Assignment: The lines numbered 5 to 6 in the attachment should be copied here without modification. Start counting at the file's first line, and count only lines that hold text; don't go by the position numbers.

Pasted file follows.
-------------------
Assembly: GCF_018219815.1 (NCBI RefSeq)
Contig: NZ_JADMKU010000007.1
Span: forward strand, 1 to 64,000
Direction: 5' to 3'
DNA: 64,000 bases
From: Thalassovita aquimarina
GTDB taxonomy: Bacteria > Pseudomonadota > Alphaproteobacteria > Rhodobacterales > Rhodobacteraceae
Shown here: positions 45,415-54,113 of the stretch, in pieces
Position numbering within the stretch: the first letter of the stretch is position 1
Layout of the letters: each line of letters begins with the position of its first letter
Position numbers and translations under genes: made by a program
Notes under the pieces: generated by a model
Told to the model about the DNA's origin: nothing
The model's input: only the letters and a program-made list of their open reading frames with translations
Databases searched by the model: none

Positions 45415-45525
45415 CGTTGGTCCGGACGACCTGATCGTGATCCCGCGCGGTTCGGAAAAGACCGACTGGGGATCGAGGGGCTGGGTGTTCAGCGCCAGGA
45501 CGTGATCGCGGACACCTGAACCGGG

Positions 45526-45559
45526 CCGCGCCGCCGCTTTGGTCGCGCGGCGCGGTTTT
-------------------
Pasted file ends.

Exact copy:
DNA: 64,000 bases
From: Thalassovita aquimarina